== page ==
This would intercept the full There are several serious theoretical difficulties with the solid shell variant of the Dyson sphere:. Such a shell would have no net gravitational interaction with its englobed star see shell theorem , and could drift in relation to the central star. If such movements went uncorrected, they could eventually result in a collision between the sphere and the star—most likely with disastrous results. Such structures would need either some form of propulsion to counteract any drift, or some way to repel the surface of the sphere away from the star.
For the same reason, such a shell would have no net gravitational interaction with anything else inside it. Indeed, it can be viewed as being at the base of an infinite number of arbitrarily selected domes, but because much of the force from any one arbitrary dome is counteracted by those of another, the net force on that point is immense, but finite. No known or theorized material is strong enough to withstand this pressure, and form a rigid, static sphere around a star.
Anders Sandberg estimates that there is 1. This includes the hard-to-access cores of the gas giants; the inner planets alone provide only The heliosphere , and any protection it theoretically provides, would cease to exist. Another possibility is the "Dyson net", a web of cables strung about the star that could have power or heat collection units strung between the cables. A bubbleworld is an artificial construct that consists of a shell of living space around a sphere of hydrogen gas. The shell contains air, people, houses, furniture, etc.
The idea was conceived to answer the question, "What is the largest space colony that can be built? Theoretically, any gas giant could be enclosed in a solid shell; at a certain radius the surface gravity would be terrestrial, and energy could be provided by tapping the thermal energy of the planet.
Stellar engines are a class of hypothetical megastructures whose purpose is to extract useful energy from a star, sometimes for specific purposes. For example, Matrioshka brains extract energy for purposes of computation; Shkadov thrusters extract energy for purposes of propulsion. Some of the proposed stellar engine designs are based on the Dyson sphere. A black hole could be the power source instead of a star in order to increase the matter-to-energy conversion efficiency.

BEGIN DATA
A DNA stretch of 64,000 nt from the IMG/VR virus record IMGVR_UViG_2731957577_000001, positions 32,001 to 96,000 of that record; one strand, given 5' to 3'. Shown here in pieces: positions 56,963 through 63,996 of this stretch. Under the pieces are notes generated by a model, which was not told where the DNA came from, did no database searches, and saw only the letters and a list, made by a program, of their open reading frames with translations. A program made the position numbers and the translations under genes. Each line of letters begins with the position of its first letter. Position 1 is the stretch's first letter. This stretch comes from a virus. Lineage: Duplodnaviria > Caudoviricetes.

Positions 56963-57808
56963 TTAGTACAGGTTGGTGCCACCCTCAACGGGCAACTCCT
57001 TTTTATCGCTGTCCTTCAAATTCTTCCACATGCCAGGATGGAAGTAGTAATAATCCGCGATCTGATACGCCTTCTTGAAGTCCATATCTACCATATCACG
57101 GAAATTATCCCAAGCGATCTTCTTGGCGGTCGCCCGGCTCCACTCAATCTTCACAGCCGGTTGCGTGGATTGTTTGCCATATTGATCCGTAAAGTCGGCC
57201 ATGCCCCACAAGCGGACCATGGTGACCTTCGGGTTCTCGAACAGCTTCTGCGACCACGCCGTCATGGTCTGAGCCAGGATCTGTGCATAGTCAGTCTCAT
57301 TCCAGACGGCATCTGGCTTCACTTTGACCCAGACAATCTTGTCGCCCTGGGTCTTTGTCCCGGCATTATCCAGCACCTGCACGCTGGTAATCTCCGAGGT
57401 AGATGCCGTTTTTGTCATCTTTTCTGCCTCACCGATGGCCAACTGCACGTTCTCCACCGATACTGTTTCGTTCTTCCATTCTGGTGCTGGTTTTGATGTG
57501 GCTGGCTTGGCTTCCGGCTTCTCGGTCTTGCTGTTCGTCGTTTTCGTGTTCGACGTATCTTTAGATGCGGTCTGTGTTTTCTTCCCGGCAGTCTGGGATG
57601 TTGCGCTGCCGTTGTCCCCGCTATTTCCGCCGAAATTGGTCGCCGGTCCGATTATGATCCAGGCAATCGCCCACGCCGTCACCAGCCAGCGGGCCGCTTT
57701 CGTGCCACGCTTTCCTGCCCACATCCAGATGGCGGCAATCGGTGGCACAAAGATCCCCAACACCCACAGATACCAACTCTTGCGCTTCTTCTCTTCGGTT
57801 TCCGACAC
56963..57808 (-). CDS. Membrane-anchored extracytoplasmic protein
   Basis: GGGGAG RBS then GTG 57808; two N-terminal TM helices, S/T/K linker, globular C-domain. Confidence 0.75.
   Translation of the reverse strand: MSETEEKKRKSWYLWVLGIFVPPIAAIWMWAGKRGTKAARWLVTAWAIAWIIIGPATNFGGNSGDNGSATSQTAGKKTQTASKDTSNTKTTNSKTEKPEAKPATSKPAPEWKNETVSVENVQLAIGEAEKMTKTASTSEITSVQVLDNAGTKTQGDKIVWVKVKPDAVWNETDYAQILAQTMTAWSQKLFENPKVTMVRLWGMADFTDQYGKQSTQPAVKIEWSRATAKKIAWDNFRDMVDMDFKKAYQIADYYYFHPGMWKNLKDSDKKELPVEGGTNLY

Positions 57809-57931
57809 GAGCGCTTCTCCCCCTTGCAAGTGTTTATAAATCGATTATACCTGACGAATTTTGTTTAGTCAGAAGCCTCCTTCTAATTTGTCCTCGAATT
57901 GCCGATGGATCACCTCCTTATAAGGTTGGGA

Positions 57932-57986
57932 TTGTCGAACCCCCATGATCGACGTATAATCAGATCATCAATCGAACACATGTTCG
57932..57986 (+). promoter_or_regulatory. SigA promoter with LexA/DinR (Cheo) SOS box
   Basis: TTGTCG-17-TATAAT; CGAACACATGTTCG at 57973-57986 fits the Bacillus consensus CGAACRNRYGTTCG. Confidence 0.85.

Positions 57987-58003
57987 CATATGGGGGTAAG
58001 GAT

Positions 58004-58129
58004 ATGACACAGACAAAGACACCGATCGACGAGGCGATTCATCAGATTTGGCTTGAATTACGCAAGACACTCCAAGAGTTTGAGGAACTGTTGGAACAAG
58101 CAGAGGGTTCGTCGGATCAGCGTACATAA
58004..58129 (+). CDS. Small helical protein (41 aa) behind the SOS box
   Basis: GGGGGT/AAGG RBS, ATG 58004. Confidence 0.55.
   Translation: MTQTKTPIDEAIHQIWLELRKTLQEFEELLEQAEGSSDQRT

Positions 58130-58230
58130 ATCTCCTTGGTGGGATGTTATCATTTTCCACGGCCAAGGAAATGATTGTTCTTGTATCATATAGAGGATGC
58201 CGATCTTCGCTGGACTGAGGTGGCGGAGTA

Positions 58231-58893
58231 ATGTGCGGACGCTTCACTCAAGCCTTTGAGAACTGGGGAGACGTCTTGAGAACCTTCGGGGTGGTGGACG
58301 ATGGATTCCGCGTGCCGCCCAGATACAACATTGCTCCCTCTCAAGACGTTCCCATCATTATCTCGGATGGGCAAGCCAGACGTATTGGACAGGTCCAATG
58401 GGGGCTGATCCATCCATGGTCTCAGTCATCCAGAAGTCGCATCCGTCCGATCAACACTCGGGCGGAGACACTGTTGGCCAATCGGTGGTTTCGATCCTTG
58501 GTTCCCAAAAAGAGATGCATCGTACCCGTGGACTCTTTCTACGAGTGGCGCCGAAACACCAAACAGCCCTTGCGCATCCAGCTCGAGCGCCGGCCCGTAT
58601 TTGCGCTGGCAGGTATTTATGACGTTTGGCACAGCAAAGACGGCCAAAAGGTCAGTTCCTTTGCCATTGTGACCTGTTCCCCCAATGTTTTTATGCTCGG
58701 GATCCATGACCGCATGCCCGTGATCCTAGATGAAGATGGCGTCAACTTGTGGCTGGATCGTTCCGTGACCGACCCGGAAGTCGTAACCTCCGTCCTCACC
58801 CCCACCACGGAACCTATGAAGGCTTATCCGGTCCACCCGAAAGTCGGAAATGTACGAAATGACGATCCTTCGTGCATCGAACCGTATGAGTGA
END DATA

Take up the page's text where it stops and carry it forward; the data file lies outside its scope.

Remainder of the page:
A black hole would also be smaller than a star. This would decrease communication distances that would be important for computer-based societies as those described above. Constructing such a system would make such a civilization a Type II Kardashev civilization.
The existence of such a system of collectors would alter the light emitted from the star system. Collectors would absorb and reradiate energy from the star. Given the amount of energy available per square meter at a distance of 1 AU from the Sun , it is possible to calculate that most known substances would be reradiating energy in the infrared part of the electromagnetic spectrum.
SETI has adopted these assumptions in their search, looking for such "infrared heavy" spectra from solar analogs. The phenomenon raised speculation that a Dyson sphere may have been discovered. The Dyson sphere originated in fiction,   and it is a concept that has appeared often in science fiction since then. In fictional accounts, Dyson spheres are most often depicted as a Dyson shell with the gravitational and engineering difficulties of this variant noted above largely ignored.
From Wikipedia, the free encyclopedia. Hypothetical megastructure originally described by Freeman Dyson. See also: Energy development. Main article: Dyson spheres in popular culture. Science Fiction portal. Retrieved January 14, Dyson Bibcode : Sci Archived from the original on 7 July Retrieved 31 August A Dyson sphere is a theoretical mega-engineering project that encircles a star with platforms orbiting in tight formation.